Monday, May 29, 2006

What is the beer equivalent of a sommelier?


I’ve been asking this question for quite some time, and usually misspelling the French word whenever the topic arises:

som·me·lier n.
A restaurant employee who orders and maintains the wines sold in the restaurant and usually has extensive knowledge about wine and food pairings.

Alix Strauss of the New York Times breaks the story in this article: This Beer's for You. (Or Maybe This One.)

AVIRAM TURGEMAN, dressed in a dark pinstriped suit, was carefully navigating the busy restaurant, a white cloth draped over his left arm and a bottle cradled in the palm of his right hand, its stout neck resting against his arm.

Mr. Turgeman is the beer sommelier at Cafe D'Alsace, a French bistro that opened three months ago on Second Avenue and 88th Street. And he was all seriousness one recent evening as he explained the offerings to the couple seated at the lacquered mahogany table …

… "We don't aim towards pub people," he said. "We're about the beer geeks, people who want to try a new experience."


There may be a legitimate quibble over semantics, in the sense that “sommelier” seems to refer specifically to wine, not beer.

According to Dictionary.com, the etymology of “sommelier” is more ambiguous:

French, from Old French, officer in charge of provisions, pack-animal driver, alteration of sommerier, from sommier, beast of burden, from Vulgar Latin.

Obviously, any French officer throughout recorded history who has found himself placed in charge of provisioning troops is stocking wine … hence, the probable development of “sommelier” in the present tense.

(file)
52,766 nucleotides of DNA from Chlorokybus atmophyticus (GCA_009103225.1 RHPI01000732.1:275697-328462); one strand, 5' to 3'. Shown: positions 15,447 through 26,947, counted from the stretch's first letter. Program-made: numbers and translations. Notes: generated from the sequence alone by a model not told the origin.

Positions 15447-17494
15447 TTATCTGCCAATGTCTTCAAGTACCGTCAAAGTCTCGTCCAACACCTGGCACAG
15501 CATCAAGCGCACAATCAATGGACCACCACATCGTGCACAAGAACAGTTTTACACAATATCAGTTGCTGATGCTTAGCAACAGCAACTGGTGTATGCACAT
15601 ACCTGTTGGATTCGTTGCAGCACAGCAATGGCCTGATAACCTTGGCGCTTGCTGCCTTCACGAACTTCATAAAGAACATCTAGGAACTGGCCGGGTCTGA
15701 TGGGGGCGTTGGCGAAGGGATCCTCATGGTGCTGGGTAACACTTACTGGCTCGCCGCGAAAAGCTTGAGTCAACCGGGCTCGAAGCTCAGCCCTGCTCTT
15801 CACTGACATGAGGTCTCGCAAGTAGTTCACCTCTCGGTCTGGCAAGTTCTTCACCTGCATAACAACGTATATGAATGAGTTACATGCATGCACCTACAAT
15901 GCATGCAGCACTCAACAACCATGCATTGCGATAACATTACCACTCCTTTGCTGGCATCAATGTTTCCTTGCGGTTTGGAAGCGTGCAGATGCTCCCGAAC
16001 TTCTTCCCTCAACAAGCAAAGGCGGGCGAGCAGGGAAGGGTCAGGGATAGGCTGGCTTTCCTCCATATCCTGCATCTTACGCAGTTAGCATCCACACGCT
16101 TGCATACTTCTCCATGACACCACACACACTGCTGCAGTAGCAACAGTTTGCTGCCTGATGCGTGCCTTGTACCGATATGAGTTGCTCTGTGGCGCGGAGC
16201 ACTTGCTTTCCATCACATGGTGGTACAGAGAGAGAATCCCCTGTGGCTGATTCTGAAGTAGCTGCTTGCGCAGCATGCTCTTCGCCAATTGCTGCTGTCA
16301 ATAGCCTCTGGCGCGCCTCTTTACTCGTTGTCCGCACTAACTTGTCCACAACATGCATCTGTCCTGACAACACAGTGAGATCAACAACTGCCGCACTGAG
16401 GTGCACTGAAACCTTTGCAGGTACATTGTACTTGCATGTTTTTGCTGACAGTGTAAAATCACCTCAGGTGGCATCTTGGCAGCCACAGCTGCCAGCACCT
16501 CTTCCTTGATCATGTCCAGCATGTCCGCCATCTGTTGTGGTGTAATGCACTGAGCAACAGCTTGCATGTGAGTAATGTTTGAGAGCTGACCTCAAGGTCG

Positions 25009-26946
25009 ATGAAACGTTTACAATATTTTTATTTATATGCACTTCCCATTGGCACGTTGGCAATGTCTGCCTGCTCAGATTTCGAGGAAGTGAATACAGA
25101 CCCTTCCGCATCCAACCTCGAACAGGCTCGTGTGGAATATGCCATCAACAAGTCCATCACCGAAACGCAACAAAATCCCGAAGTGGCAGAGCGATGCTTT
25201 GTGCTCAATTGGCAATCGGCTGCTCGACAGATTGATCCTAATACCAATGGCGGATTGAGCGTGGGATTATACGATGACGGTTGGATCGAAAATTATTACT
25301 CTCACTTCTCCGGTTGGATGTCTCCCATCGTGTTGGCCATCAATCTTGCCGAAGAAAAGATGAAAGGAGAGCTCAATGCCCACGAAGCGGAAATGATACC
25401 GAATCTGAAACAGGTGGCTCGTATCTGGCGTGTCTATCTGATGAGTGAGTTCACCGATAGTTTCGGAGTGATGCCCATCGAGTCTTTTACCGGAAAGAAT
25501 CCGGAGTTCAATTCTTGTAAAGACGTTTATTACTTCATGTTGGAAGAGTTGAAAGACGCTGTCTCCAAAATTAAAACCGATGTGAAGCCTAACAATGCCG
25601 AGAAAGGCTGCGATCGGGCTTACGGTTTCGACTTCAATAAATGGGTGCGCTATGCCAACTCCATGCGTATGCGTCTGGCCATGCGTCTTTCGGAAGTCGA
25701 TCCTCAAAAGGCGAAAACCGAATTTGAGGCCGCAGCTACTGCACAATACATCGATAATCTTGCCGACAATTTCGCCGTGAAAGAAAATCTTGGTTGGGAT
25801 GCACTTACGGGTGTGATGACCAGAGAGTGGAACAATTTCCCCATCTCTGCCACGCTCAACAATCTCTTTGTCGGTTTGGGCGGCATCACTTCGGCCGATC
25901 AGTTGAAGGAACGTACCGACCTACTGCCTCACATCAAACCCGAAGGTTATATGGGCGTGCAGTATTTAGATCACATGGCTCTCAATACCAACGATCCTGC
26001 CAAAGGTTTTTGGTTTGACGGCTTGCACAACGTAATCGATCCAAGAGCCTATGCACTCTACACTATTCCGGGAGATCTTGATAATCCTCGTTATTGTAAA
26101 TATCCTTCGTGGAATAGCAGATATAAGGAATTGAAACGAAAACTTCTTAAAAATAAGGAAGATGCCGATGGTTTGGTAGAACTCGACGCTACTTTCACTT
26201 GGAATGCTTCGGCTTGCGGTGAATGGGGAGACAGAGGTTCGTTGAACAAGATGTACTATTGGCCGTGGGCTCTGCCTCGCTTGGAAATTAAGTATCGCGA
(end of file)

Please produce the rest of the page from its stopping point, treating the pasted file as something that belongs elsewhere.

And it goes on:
This is the part that I’m having a problem embracing:

… "We don't aim towards pub people," he said. "We're about the beer geeks, people who want to try a new experience."

Whether or not there is a word that accurately describes the function of ordering and recommending beer – a “beer sommelier” – how can it be so blithely divorced from the consciousness of “pub people?”

In my experience, that’s where the “geeks” came from in the first place.

Beer knowledge is important, and to disseminate it through the experience and wisdom of a “beer sommelier” is something worthy of praise, but to imbue it with pretentiousness is both unnecessary and potentially self-defeating.

It’s hard enough going out there every day and having to un-do the incessant dumbing down of beer perpetuated by a half-century of megabrewing theory and practice without mimicking the excesses of wine snobbery.

4 comments:

antzman said...

I wonder how you say "beer geek" in French? I'm sure it will sound sophisticated when spoken in French.

Candice said...

I am just debating the term now on BA.I am Todd Alstrom's wife Candice. Todd and I both equally dislike why terminology being placed on beer culture. I recently did a tour of New Belgium in Fort Collins Colorado. I had to give them shit over using the word terrior for the beer La Terrior. I said we were doing fine letting coffee, wine, and chocolate have the word. But to their defense they said people in Colorado call it the dog beer!!

I am cfahooligan in this thread here.

http://beeradvocate.com/forum/read/1125253

Rene said...

I was under the impressio a 'beer sommelier' was called a cicerone.

DR said...

Im at the meddlesome moth in dallas, a haven for beer enthusiasts. And they have a certified ciscerone named matt. So rene is right!